Former Australian captain Allan Border has revealed that he has Parkinson's disease. The Aussie legend, who will turn 68 later this month, stated that he was diagnosed with the disease back.in 2016.
Parkinson's disease is a progressive disorder of the nervous system that affects movement.
Speaking to Newscorp, Border confirmed the details of the diagnosis and said:
"I walked into the neurosurgeon's and he said straight up, 'I'm sorry to tell you but you've got Parkinson's. ‘Just the way you walked in. Your arms straight down by your side, hanging not swinging.' He could just tell."
On why he did not open up earlier about the illness, the former batter said:
"I'm a pretty private person and I didn't want people to feel sorry for me sort of thing. Whether people care you don't know. But I know there'll come a day when people will notice."
Sharing his frank views about what the future holds for him, Border went on to add:
"I get the feeling I'm a hell of a lot better off than most. At the moment I'm not scared, not about the immediate future anyway. I'm 68. If I make 80, that'll be a miracle. I've got a doctor friend and I said if I make 80, that'll be a miracle, and he said, 'That will be a miracle.'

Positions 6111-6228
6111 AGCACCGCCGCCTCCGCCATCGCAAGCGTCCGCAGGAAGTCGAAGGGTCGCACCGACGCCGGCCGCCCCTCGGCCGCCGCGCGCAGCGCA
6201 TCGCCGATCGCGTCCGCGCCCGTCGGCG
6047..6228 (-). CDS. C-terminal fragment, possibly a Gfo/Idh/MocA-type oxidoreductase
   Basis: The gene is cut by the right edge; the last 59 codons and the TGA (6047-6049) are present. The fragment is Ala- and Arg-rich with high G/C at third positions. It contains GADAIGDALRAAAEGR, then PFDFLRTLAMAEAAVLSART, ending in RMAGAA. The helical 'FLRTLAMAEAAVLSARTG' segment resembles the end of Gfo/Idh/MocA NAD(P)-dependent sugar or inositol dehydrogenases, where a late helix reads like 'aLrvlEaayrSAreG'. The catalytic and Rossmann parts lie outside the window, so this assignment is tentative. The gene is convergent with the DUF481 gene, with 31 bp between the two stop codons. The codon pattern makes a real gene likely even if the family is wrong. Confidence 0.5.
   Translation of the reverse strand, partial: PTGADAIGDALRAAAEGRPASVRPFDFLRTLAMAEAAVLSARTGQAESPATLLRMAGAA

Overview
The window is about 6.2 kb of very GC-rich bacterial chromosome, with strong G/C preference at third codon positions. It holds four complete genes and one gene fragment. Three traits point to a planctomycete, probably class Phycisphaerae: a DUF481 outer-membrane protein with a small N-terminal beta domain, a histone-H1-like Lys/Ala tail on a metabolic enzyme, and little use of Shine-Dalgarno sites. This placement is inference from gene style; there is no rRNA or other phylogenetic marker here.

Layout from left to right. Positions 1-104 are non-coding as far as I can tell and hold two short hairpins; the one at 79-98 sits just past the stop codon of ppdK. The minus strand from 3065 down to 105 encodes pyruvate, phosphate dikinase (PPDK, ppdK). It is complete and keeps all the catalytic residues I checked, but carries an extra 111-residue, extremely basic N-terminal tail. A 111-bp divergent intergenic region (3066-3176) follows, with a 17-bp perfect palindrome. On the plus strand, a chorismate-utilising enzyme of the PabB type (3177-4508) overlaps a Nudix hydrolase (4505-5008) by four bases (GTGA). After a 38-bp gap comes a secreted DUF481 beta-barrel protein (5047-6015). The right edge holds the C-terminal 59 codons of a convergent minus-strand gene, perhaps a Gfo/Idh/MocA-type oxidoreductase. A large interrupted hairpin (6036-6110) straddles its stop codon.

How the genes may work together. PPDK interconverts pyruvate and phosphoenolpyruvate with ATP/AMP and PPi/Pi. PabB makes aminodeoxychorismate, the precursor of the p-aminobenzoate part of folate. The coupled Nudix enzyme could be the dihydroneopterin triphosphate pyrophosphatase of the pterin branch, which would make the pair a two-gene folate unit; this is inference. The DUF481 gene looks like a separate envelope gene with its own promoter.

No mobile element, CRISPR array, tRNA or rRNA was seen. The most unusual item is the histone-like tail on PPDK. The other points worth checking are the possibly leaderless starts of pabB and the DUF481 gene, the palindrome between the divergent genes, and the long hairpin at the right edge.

"No way am I going to get another 100, that's for sure. I'll just slip slowly into the west," he added.
About Allan Border
A prolific left-handed batter during his playing days, Border featured in 156 Tests from 1979 to 1994, scoring 11,174 runs at an average of 50.56, with 27 hundreds and 63 fifties. He was the first batter to score 11,000 Test runs. Border also led Australia in 93 Tests.
In ODIs, the former cricketer played 273 matches, scoring 6524 runs at an average of 30.62, with three hundreds and 39 fifties. Significantly, he was captain of the Australian team that won the men’s ODI World Cup for the first time, in 1987 in India.
Post-retirement, he has worked in the capacity of a selector and also made a name as a renowned analyst and commentator.